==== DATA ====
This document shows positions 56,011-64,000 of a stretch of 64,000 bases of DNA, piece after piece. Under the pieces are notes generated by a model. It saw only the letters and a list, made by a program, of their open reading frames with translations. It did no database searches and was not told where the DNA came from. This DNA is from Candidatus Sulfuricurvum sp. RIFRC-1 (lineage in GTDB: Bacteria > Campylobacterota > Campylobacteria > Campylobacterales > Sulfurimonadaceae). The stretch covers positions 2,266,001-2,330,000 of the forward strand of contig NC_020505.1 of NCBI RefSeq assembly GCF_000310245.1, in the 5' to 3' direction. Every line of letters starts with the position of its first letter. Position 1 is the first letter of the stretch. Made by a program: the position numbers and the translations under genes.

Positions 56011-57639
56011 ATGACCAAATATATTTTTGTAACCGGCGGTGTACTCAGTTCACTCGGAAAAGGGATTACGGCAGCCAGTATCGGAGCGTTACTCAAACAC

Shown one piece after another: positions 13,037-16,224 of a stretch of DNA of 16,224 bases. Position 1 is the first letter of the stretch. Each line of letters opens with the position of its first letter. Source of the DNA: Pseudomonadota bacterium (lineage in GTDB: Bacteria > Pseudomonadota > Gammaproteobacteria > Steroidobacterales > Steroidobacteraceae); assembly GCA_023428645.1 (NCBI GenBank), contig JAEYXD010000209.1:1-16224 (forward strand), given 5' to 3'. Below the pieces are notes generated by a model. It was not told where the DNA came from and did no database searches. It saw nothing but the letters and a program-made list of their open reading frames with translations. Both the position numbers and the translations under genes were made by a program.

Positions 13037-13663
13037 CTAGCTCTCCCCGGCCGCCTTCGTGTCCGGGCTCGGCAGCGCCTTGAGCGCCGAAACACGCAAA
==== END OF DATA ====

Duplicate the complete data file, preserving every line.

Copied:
This document shows positions 56,011-64,000 of a stretch of 64,000 bases of DNA, piece after piece. Under the pieces are notes generated by a model. It saw only the letters and a list, made by a program, of their open reading frames with translations. It did no database searches and was not told where the DNA came from. This DNA is from Candidatus Sulfuricurvum sp. RIFRC-1 (lineage in GTDB: Bacteria > Campylobacterota > Campylobacteria > Campylobacterales > Sulfurimonadaceae). The stretch covers positions 2,266,001-2,330,000 of the forward strand of contig NC_020505.1 of NCBI RefSeq assembly GCF_000310245.1, in the 5' to 3' direction. Every line of letters starts with the position of its first letter. Position 1 is the first letter of the stretch. Made by a program: the position numbers and the translations under genes.

Positions 56011-57639
56011 ATGACCAAATATATTTTTGTAACCGGCGGTGTACTCAGTTCACTCGGAAAAGGGATTACGGCAGCCAGTATCGGAGCGTTACTCAAACAC

Shown one piece after another: positions 13,037-16,224 of a stretch of DNA of 16,224 bases. Position 1 is the first letter of the stretch. Each line of letters opens with the position of its first letter. Source of the DNA: Pseudomonadota bacterium (lineage in GTDB: Bacteria > Pseudomonadota > Gammaproteobacteria > Steroidobacterales > Steroidobacteraceae); assembly GCA_023428645.1 (NCBI GenBank), contig JAEYXD010000209.1:1-16224 (forward strand), given 5' to 3'. Below the pieces are notes generated by a model. It was not told where the DNA came from and did no database searches. It saw nothing but the letters and a program-made list of their open reading frames with translations. Both the position numbers and the translations under genes were made by a program.

Positions 13037-13663
13037 CTAGCTCTCCCCGGCCGCCTTCGTGTCCGGGCTCGGCAGCGCCTTGAGCGCCGAAACACGCAAA